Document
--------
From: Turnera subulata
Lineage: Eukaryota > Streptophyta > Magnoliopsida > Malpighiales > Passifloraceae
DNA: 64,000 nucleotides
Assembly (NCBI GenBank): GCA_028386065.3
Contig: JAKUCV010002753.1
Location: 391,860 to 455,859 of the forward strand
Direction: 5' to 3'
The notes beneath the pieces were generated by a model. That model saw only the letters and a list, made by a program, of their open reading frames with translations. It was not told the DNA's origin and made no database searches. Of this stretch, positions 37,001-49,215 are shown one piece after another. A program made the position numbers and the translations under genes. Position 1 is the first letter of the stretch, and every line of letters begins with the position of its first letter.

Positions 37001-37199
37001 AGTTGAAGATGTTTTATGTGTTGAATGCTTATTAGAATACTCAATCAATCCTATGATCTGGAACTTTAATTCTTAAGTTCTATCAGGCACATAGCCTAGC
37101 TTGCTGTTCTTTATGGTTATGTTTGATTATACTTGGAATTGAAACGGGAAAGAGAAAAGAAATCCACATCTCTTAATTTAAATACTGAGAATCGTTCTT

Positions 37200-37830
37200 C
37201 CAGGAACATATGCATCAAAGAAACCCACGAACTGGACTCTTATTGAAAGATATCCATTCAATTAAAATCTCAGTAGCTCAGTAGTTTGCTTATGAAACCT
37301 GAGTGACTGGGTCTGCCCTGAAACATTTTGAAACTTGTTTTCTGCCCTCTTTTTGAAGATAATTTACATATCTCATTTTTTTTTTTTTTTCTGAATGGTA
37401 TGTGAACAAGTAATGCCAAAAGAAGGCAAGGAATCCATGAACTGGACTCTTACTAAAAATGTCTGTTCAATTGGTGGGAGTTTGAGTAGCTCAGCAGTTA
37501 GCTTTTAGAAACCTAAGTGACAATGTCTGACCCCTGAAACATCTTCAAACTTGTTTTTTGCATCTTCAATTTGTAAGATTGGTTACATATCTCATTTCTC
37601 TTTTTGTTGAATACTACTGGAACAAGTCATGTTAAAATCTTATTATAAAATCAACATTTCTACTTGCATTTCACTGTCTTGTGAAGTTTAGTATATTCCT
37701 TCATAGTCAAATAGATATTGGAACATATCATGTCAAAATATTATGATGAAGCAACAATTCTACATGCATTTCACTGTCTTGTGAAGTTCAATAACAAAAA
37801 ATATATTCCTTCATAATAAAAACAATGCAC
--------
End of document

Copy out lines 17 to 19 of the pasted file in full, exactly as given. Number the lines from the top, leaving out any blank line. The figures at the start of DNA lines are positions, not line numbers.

37501 GCTTTTAGAAACCTAAGTGACAATGTCTGACCCCTGAAACATCTTCAAACTTGTTTTTTGCATCTTCAATTTGTAAGATTGGTTACATATCTCATTTCTC
37601 TTTTTGTTGAATACTACTGGAACAAGTCATGTTAAAATCTTATTATAAAATCAACATTTCTACTTGCATTTCACTGTCTTGTGAAGTTTAGTATATTCCT
37701 TCATAGTCAAATAGATATTGGAACATATCATGTCAAAATATTATGATGAAGCAACAATTCTACATGCATTTCACTGTCTTGTGAAGTTCAATAACAAAAA